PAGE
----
Also, it isn't required that you see all the details to make progress (people make progress without ever really looking at this thing after all), so don't be discouraged if you run into difficulties, just keep trying to see a little bit more.
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Martin M, modified 9 Years ago.

RE: My actualism practice (MM)

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Thanks, I´ll play around with this and see what comes up.
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Martin M, modified 9 Years ago.

RE: My actualism practice (MM)

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i´ve been experiencing a phenomenon for the 2nd time now and would like to hear others' input on that:

i was driving on the highway back home, really enjoying the senses when, what I suspect to be, the entrance / shift to an EE / PCE occurred.
With that shift arises intense fear, especially a fear of becoming unconsciuos or of not being in control any more. The physical symptoms it produces (shaking, nauseau etc) further increase that fear and in a sense proof its validity.
Going 80 mp/h, I didn´t consider this to be a good opportunity to just let go and see what happens, therefore I had to 'reassert myself' which ended the story.

The nauseau stands out to me and I have experienced it in another setting when I considered myself close to a PCE. It definitely distracts / prevents me from entering.
End in Sight, modified 9 Years ago.

RE: My actualism practice (MM)

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I had something like that in the past (though only the psychological aspects)...I am not sure what to do about it, except to take heart, as (despite the pronounced negative affect) you are *still* having strong EEs, which to me indicates something developmentally good happening.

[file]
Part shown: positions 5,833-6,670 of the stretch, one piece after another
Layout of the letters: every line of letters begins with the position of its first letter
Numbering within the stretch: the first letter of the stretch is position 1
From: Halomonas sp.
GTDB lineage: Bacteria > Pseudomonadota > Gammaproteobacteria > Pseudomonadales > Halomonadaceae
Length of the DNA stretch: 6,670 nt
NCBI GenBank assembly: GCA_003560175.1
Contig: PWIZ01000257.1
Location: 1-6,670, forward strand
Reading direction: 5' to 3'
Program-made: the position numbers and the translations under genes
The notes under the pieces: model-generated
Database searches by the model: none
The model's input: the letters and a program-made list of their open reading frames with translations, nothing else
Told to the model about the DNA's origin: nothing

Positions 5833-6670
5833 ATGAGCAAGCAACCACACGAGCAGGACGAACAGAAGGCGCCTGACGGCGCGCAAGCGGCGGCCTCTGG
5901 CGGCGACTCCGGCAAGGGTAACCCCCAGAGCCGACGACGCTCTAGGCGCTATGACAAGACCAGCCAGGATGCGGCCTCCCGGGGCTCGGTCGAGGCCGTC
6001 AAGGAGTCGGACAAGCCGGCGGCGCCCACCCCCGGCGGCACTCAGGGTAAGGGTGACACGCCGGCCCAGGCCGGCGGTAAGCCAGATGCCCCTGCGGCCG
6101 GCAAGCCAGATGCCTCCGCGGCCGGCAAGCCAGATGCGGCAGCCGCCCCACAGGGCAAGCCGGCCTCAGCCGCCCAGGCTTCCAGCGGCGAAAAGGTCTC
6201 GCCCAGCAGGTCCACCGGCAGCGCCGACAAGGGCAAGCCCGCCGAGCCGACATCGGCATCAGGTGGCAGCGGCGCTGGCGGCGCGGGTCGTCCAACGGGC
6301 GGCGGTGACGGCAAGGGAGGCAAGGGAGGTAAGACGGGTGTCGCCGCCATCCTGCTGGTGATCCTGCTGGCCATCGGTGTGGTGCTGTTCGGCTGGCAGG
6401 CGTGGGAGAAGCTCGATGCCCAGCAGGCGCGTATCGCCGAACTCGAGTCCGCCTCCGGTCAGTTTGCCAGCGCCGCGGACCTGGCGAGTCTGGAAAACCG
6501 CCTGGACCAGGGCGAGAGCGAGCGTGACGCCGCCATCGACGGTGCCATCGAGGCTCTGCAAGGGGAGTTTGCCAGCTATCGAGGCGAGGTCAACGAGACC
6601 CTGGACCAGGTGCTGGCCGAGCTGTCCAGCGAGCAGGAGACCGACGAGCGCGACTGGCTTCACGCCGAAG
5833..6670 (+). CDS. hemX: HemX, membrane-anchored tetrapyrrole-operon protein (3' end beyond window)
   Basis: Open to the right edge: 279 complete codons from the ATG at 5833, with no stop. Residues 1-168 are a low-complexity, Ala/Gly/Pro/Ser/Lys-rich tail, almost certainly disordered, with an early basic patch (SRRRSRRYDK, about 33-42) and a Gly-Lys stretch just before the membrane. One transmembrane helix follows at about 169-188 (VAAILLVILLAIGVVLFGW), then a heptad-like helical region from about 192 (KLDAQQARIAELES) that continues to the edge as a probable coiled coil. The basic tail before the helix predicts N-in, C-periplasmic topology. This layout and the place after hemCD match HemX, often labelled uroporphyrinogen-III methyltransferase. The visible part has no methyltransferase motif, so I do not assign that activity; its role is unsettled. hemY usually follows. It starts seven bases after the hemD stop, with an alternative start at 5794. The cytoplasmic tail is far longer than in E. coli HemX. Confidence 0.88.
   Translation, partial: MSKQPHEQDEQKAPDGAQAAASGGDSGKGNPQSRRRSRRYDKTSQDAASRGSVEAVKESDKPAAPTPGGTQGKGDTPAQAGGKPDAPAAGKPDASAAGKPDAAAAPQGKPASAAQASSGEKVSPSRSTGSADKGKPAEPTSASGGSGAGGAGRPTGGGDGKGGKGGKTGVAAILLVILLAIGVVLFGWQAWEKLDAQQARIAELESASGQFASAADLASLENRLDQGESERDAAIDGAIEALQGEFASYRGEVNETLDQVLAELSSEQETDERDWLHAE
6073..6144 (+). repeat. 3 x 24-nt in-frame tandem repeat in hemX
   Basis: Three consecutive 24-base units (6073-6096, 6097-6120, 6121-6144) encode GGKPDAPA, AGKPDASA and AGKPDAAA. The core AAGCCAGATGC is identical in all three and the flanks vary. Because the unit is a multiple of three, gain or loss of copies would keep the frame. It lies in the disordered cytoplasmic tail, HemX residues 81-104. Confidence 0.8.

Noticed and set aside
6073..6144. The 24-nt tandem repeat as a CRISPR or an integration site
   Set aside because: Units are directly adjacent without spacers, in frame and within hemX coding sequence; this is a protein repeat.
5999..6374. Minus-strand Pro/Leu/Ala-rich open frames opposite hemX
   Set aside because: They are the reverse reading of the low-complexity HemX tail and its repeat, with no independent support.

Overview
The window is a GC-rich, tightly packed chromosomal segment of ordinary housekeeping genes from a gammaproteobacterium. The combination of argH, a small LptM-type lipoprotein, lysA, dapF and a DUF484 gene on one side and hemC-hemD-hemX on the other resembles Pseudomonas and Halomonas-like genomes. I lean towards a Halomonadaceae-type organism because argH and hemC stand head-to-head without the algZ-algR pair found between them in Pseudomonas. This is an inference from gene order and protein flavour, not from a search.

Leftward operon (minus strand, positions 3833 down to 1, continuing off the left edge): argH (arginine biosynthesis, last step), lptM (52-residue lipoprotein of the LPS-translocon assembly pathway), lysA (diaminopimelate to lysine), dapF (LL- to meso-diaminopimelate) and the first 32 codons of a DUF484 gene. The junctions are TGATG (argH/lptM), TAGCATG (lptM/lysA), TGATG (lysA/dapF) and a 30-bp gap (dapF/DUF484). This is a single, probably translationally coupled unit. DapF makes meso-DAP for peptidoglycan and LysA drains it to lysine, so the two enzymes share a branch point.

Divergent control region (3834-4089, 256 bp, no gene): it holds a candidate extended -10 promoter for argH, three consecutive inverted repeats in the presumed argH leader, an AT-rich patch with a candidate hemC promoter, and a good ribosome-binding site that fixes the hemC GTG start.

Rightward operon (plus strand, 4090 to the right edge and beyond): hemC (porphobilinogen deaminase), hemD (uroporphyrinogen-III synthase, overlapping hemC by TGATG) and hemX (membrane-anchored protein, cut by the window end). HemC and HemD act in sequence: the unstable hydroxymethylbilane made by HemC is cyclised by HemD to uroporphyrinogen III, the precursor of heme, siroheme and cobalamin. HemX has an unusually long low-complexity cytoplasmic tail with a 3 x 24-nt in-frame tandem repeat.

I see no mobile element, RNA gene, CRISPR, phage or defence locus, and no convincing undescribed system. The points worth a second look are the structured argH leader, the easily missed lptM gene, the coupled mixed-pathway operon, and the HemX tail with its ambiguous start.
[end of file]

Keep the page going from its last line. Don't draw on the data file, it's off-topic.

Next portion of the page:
I never did anything in reference to experiences like those, just soldiered on. Seemed to work.
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Martin M, modified 9 Years ago.

RE: My actualism practice (MM)

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I was noticing how attention phased in and out today and tried to see why I failed to pay continous attention.
First it seemed like I was just too lazy, like I had to try harder but then i realized, it wasn´t the paying attention that required effort but the aversion (and subsequent clinging) to my current experience.
It felt like a very basic resentment, kind of subtle but when seen clearly it dissolved and the difference was quite apparent. Felicity and a sense of wonder arose naturally and effortlessly and I had a very high grade EE for a couple of seconds.
This reminded me of something EiS mentioned before; that there´s two ways to go about it:
- either by being hardcore concentrated, paying continuous attention (pushing through (negative) affect)
or
- the felicitious route, which enables attention/sensuousness etc more easily by having dealt with affect beforehand

the tricky thing about the latter is the pure intent and sincerity neccessary to be aware of and let go of the slightest dissatisfaction towards the present moment

oh and I got a theory what causes the nauseau I described in my post earlier: when the attention wave becomes less pronounced or is temporarily suspended, i.e. things appear unmoving, still etc
, motion (of or in my visual field) appears more continuous, fluid because there aren´t the usual hick-ups and resets in attention which create the impression that there´s a gap in experience/movement